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BioNEMS: Nanomechanical systems for single-molecule biophysics

Arlett, J. L. and Paul, M. R. and Solomon, J. E. and Cross, M. C. and Fraser, S. E. and Roukes, M. L. (2007) BioNEMS: Nanomechanical systems for single-molecule biophysics. In: Controlled nanoscale motion Nobel Symposium 131. Lecture Notes in Physics . No.711. Berlin , New York, pp. 241-270. ISBN 978-3-540-49521-5 . http://resolver.caltech.edu/CaltechAUTHORS:20100819-131952947

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Abstract

Techniques from nanoscience now enable the creation of ultrasmall electronic devices. Among these, nanoelectromechanical systems (NEMS) in particular offer unprecedented opportunities for sensitive chemical, biological, and physical measurements [1]. For vacuum-based applications NEMS provide extremely high force and mass sensitivity, ultimately below the attonewton and single-Dalton level respectively. In fluidic media, even though the high quality factors attainable in vacuum become precipitously damped due to fluid coupling, extremely small device size and high compliance still yield force sensitivity at the piconewton level - i.e., smaller than that, on average, required to break individual hydrogen bonds that are the fundamental structural elements underlying molecular recognition processes. A profound and unique new feature of nanoscale fluid-based mechanical sensors is that they offer the advantage of unprecedented signal bandwidth (»1 MHz), even at piconewton force levels. Their combined sensitivity and temporal resolution is destined to enable real-time observations of stochastic single-molecular biochemical processes down to the sub-microsecond regime [2].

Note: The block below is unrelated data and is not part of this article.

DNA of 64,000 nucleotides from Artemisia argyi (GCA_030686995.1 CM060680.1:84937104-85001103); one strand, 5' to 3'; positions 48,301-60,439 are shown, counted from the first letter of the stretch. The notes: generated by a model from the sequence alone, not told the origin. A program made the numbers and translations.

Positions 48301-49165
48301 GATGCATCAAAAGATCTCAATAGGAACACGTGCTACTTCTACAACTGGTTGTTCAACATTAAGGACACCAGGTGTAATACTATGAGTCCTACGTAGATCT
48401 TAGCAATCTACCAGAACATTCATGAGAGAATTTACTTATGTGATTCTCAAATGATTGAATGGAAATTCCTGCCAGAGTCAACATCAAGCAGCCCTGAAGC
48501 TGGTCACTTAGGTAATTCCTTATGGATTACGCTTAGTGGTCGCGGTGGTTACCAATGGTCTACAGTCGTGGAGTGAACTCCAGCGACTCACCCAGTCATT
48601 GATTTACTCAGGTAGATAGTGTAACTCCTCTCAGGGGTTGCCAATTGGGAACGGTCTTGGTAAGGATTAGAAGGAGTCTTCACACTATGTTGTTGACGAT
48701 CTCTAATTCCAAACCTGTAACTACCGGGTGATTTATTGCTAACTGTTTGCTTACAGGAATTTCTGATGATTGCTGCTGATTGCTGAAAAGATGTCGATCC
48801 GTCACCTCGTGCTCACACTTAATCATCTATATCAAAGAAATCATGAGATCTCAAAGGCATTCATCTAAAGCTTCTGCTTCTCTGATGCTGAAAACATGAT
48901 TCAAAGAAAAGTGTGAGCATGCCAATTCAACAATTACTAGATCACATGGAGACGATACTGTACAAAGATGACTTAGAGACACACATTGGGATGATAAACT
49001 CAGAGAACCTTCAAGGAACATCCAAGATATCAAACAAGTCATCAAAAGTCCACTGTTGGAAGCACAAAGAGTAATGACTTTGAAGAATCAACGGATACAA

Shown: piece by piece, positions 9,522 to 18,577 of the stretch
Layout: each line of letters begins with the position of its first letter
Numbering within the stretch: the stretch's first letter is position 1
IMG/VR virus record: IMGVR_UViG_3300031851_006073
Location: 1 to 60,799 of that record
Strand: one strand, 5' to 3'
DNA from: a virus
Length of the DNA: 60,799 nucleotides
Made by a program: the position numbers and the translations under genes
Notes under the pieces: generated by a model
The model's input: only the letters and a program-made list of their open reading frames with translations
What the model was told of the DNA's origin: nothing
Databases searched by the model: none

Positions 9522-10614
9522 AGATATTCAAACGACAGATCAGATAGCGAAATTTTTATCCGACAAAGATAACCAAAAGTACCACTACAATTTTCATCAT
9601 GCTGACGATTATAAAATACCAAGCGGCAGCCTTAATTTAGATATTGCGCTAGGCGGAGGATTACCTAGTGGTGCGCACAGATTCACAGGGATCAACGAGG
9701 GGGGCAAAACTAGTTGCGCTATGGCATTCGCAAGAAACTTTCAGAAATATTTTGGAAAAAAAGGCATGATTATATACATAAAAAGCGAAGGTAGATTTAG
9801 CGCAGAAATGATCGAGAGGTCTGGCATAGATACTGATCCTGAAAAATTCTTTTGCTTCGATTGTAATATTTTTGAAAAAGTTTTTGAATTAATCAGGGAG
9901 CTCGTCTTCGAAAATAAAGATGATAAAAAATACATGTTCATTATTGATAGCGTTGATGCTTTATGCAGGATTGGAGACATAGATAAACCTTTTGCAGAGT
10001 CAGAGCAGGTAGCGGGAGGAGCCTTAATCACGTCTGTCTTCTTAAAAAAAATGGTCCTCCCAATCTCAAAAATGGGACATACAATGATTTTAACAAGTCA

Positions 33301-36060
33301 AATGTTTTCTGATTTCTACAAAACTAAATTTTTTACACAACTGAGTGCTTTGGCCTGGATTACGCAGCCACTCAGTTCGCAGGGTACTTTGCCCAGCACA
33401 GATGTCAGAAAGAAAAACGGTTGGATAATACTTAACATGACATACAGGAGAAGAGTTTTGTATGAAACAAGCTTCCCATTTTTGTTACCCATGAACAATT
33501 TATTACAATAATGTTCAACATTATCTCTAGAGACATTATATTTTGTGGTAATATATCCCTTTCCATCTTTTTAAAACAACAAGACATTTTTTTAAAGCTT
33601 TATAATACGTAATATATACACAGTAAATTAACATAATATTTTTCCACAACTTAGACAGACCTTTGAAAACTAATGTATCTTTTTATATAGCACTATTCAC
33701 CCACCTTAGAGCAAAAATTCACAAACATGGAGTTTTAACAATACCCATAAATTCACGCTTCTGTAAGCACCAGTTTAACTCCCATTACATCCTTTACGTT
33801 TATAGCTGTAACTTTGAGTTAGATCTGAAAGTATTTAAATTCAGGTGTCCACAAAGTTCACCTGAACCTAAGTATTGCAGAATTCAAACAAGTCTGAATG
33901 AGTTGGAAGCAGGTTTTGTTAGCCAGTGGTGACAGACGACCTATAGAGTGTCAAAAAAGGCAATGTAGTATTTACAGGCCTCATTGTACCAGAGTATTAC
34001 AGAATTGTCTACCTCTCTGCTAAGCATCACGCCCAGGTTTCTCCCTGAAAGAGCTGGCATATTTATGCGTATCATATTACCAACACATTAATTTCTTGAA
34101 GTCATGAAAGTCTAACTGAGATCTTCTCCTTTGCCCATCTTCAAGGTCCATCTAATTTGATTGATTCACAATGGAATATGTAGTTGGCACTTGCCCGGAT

Item Type:Book Section
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URLURL TypeDescription
http://dx.doi.org/10.1007/3-540-49522-3_12 DOIArticle
http://www.springerlink.com/content/m714t8k508132272/PublisherArticle
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ORCID:
AuthorORCID
Fraser, S. E.0000-0002-5739-4026
Roukes, M. L.0000-0002-2916-6026
Additional Information:© 2007 Springer. We gratefully acknowledge interactions and work with the Caltech BioNEMS collective, spanning the Roukes, Fraser, Cross, and Phillips research groups. We are also grateful for support from DARPA/DSO SIMBIOSYS, via AFOSR grant number F49620-02-1-0085. M.P. thanks the Wellcome Foundation "Interfaces" program for additional support.
Funders:
Funding AgencyGrant Number
Air Force Office of Scientific Research (AFOSR)F49620-02-1-0085
Wellcome FoundationUNSPECIFIED
Defense Advanced Research Projects Agency (DARPA)UNSPECIFIED
Record Number:CaltechAUTHORS:20100819-131952947
Persistent URL:http://resolver.caltech.edu/CaltechAUTHORS:20100819-131952947
Usage Policy:No commercial reproduction, distribution, display or performance rights in this work are provided.
ID Code:19522
Collection:CaltechAUTHORS
Deposited By: Tony Diaz
Deposited On:19 Aug 2010 22:12
Last Modified:03 Nov 2017 22:34

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